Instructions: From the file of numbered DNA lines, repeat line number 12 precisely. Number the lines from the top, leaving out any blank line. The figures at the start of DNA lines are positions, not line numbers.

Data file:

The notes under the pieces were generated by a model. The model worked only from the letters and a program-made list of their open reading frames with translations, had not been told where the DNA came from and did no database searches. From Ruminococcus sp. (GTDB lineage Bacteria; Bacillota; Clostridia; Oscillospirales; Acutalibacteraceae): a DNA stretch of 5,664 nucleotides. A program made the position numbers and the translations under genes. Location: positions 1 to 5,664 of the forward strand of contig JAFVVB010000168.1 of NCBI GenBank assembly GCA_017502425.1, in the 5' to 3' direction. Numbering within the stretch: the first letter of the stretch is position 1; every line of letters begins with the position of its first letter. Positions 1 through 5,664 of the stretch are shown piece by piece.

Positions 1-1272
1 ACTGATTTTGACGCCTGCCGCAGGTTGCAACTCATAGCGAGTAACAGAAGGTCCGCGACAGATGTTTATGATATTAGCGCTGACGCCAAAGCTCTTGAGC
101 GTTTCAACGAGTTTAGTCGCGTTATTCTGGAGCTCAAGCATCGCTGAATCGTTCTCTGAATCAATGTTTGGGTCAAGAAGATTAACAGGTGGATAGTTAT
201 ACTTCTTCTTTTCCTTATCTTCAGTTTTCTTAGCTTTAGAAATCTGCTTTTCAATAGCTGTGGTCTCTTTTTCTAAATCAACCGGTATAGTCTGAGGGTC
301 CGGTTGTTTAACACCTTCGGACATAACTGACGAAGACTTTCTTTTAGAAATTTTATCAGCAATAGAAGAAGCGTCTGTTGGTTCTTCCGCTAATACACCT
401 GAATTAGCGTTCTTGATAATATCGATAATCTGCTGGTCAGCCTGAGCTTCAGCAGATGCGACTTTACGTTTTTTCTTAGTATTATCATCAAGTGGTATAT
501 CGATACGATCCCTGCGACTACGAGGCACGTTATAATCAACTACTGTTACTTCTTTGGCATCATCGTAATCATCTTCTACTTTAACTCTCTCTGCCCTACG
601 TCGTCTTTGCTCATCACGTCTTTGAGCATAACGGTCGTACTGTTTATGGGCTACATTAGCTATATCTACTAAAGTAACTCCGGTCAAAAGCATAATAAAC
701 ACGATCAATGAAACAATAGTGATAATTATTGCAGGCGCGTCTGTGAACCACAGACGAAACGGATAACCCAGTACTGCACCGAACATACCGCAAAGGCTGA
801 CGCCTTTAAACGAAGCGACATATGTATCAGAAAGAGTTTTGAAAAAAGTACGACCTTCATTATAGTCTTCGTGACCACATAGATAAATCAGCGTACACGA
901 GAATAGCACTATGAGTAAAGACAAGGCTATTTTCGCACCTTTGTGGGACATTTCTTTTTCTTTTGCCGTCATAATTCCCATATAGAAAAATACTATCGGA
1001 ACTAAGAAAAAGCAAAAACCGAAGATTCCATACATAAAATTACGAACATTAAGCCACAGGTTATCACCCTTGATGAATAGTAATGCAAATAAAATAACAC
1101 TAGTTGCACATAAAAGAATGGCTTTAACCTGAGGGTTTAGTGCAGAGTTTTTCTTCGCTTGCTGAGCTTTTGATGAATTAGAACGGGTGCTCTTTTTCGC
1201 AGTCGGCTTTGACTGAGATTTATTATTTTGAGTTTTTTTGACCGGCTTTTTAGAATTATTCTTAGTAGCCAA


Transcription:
901 GAATAGCACTATGAGTAAAGACAAGGCTATTTTCGCACCTTTGTGGGACATTTCTTTTTCTTTTGCCGTCATAATTCCCATATAGAAAAATACTATCGGA